Globe Town Market’s last remaining full-time trader scales back his family business due to rising costs of fresh produce and lack of market footfall.
If you’ve recently travelled past Globe Town Market Square on a weekday, you might’ve noticed the absence of Marc Herbert’s colourful fruit and vegetable stall, which has been a constant presence on the square for nearly half a century.
This August, Herbert announced that he would scale back trading from five days a week to once a week on Saturdays from 8 am – 2 pm.
Marc’s father, Leslie, founded Herbert’s in 1974, and Marc started helping him on Globe Town Market Square when he was 14 years old.
The Herberts have run stalls across the East End for almost a century, selling fresh produce on Bethnal Green Road, Brick Lane, and in Hackney since at least the 1920s.
After fishmonger Del Downey’s departure last year, the only stalls remaining in Globe Town are Herbert’s Fruit and Salads, and Martin Fuller’s Plants, which only trades on Fridays and Saturdays. The market is unoccupied from Sunday – Thursday.
For the past 12 years, Herbert has run the business by himself but he says that the rising costs of fresh produce and the lack of footfall on Globe Town Market Square have forced him to pursue a different career as a regular maintenance worker for London City Council.
Herbert’s departure comes after the redevelopment of Globe Town Market Square which was completed earlier this year. The improvements included a mural, 19 trees and planters, more seating areas, two new gates and festoon lights to make the square more visually appealing.
A spokesperson for Tower Hamlets Council said: ‘We recognise that the cost of living crisis is creating an incredibly challenging environment for our traders and we are taking measures, including public realm works in Globe Town Market Square, to improve our high streets and encourage shoppers to return.’
Though he appreciated the Council’s effort to redevelop the square, Herbert felt disappointed in how the money was spent and that he and the other stallholders were not listened to during the consultation process.
‘It’s alright doing an area up and making it more attractive,’ says Herbert: ‘But the Square needs more market stalls to attract more people.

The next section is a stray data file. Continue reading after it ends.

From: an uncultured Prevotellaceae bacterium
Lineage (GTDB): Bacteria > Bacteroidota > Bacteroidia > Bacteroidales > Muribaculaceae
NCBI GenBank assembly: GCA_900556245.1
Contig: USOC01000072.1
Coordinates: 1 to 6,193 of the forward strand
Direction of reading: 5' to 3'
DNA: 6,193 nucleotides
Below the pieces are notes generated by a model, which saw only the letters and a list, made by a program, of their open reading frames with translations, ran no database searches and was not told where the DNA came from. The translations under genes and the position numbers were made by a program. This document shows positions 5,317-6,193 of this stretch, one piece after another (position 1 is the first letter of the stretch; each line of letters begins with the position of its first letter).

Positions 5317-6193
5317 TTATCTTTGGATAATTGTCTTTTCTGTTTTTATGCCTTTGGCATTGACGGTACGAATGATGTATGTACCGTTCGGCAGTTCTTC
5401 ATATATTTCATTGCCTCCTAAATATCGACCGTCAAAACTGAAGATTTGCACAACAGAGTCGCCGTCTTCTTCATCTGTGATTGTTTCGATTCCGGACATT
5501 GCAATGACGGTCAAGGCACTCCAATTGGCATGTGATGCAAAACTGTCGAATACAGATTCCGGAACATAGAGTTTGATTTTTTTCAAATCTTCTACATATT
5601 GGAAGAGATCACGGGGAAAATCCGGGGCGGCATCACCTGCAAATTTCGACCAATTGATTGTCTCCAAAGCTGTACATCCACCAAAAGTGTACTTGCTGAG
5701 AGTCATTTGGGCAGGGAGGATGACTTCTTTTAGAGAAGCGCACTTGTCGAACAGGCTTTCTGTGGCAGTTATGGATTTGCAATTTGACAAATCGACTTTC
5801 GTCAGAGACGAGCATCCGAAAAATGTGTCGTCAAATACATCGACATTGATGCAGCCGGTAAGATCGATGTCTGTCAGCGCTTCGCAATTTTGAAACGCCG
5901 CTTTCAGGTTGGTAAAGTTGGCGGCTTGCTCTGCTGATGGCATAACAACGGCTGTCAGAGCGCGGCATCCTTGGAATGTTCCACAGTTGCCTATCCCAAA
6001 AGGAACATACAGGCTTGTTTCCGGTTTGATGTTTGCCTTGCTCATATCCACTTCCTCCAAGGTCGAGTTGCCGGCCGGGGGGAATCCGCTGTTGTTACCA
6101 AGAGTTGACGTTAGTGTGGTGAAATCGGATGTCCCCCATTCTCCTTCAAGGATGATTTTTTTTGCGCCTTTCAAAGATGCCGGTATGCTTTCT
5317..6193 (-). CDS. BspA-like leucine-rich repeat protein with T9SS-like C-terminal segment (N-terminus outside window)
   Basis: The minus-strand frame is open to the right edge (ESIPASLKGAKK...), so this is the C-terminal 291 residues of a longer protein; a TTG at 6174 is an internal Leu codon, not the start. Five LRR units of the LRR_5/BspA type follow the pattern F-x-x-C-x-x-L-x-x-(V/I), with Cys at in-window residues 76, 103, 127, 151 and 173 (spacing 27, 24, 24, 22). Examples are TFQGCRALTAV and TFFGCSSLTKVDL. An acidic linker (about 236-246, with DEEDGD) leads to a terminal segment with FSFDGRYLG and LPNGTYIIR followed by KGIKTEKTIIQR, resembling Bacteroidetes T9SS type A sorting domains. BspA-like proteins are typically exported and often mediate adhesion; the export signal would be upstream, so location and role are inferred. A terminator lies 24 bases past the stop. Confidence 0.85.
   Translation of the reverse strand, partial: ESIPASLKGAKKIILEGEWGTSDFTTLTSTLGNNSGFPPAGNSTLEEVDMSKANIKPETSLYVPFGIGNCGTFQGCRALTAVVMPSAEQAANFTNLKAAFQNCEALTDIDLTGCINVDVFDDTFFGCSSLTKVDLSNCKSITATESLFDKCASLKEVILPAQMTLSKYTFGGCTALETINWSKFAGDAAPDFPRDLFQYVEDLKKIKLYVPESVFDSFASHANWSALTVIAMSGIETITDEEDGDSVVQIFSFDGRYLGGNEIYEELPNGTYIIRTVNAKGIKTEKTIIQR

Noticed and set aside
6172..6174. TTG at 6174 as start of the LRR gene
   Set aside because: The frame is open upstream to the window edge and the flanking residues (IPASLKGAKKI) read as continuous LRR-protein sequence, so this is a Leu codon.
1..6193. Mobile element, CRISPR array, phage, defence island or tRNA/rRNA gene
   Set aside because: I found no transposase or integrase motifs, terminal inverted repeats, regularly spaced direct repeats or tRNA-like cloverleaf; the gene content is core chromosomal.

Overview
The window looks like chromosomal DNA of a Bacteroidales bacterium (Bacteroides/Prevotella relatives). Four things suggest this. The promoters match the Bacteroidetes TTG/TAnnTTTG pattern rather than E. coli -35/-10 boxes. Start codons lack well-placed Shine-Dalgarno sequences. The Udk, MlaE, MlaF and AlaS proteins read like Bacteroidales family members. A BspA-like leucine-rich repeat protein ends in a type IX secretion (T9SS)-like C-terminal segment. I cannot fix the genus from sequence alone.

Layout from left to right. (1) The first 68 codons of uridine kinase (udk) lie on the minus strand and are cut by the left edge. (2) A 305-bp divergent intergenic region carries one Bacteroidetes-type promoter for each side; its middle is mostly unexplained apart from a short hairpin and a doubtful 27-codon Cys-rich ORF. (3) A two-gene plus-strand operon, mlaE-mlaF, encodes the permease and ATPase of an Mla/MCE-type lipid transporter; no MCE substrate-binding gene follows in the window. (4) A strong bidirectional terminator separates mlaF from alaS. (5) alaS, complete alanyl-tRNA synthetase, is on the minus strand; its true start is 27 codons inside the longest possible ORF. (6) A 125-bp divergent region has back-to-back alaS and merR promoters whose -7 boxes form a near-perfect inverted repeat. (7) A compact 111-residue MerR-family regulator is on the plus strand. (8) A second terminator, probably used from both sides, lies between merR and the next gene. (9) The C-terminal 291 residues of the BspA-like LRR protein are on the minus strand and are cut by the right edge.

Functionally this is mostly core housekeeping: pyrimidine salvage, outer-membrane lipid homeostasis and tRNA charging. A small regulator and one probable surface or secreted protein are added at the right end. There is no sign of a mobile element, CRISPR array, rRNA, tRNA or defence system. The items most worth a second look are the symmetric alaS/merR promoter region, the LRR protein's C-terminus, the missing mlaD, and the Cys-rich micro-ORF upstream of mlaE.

‘I suggested subsidizing rents or creating permanent huts for traders like the Council is doing in Whitechapel but nothing like that has been done.’
Herbert says what kept him going on the all-but-empty market square was his loyal customers and the diverse mix of people he met every day: ‘But fresh produce costs so much now and it only gets worse in the winter,’ he adds.
‘People around here don’t have the kind of money that customers on Broadway or Borough Market do. I started feeling guilty charging people £3 for a punnet of raspberries.’
As a fruit and vegetable trader, Herbert was working 65 – 70 hours a week and rising at 3:30 am every morning to buy fresh produce from Spitalfields Market, but he says the money was no longer warranting such an arduous work schedule.
Business was busier than ever for Herbert during the Covid lockdowns, but as society opened up again and people went back to work, they also reverted to old shopping habits based on convenience rather than quality.
With the cost of living showing few signs of abating, Herbert is thankful for the stability and security of his new job and feels that he’s made the right decision.
And he’s still going the extra mile for his clientele: on Saturdays, Herbert delivers fresh produce to elderly people who live locally and are unable to get to the stall.
With Herbert’s near-total departure, the future of Globe Town Market rides on whether the Council can attract any more stallholders back to the square.
A Tower Hamlets spokesperson said: ‘We will soon be launching the second round of applications for our Rebel Business School programme, which is a practical five-day course that teaches the fundamentals of being a market trader.
‘The aim of the course is to encourage more people to consider a career as a market trader and equip them with the skills they need to successfully start up. We are also looking to secure more funding so we can implement a communications plan that aims to raise awareness of the market and its offering.’
Though there is an eeriness to Globe Town’s empty Market Square on the weekdays, if we can’t have Herbert for five days a week, we’ll have to settle for one.
If you’re planning on visiting the stall this Saturday, we’d recommend getting there early for the first pick of the freshest produce. We hear the queue for Herbert’s is longer than ever.
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